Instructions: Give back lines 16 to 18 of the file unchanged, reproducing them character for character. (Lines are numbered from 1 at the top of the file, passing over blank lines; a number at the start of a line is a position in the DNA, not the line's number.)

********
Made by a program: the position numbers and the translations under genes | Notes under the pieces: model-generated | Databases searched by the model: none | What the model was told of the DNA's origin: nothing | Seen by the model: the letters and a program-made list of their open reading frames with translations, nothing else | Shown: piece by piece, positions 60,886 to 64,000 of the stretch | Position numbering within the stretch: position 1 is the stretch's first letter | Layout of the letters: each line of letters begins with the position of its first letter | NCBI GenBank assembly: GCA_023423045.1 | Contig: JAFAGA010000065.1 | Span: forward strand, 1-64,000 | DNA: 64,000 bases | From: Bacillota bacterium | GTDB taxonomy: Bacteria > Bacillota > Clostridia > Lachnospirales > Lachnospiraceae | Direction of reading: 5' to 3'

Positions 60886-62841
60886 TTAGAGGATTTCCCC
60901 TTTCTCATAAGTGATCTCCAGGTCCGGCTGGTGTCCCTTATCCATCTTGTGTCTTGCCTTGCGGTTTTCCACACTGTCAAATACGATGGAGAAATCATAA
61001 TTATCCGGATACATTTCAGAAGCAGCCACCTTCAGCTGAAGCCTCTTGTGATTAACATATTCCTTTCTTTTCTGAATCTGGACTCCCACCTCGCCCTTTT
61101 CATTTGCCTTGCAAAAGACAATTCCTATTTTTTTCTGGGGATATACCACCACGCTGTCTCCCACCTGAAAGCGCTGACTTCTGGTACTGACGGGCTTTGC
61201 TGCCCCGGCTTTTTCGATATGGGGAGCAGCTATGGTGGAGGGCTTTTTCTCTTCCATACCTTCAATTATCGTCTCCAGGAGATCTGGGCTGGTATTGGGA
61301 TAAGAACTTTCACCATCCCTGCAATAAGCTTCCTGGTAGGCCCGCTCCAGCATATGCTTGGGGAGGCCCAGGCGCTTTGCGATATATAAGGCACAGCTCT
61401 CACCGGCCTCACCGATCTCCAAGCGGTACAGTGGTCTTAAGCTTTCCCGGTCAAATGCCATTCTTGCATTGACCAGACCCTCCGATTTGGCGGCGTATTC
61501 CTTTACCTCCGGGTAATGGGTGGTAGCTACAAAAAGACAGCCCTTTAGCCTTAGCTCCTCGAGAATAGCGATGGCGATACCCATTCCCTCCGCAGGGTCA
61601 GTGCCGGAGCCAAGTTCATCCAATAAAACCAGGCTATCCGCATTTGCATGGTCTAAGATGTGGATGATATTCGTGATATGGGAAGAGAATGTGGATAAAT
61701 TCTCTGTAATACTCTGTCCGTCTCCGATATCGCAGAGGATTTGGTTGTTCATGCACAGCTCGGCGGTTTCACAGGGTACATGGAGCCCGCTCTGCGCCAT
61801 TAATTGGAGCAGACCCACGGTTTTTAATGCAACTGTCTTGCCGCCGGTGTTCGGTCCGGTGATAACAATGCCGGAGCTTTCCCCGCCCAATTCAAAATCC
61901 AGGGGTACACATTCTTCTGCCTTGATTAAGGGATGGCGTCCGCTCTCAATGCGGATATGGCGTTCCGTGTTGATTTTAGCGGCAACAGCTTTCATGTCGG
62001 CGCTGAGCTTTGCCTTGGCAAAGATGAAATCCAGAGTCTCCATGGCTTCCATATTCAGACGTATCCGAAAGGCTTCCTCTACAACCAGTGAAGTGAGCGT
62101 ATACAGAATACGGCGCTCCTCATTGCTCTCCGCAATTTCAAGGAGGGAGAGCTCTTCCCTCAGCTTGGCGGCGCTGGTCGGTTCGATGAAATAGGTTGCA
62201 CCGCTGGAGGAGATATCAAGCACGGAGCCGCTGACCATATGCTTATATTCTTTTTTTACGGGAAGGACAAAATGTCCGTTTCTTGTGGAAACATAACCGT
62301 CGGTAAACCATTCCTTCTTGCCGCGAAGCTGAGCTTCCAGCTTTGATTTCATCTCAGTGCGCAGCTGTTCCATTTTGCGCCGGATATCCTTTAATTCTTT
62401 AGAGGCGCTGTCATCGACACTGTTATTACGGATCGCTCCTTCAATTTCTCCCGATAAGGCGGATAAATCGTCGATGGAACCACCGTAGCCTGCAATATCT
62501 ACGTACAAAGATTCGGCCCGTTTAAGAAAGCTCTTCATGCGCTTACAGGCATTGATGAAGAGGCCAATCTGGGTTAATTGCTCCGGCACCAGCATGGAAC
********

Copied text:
62101 ATACAGAATACGGCGCTCCTCATTGCTCTCCGCAATTTCAAGGAGGGAGAGCTCTTCCCTCAGCTTGGCGGCGCTGGTCGGTTCGATGAAATAGGTTGCA
62201 CCGCTGGAGGAGATATCAAGCACGGAGCCGCTGACCATATGCTTATATTCTTTTTTTACGGGAAGGACAAAATGTCCGTTTCTTGTGGAAACATAACCGT
62301 CGGTAAACCATTCCTTCTTGCCGCGAAGCTGAGCTTCCAGCTTTGATTTCATCTCAGTGCGCAGCTGTTCCATTTTGCGCCGGATATCCTTTAATTCTTT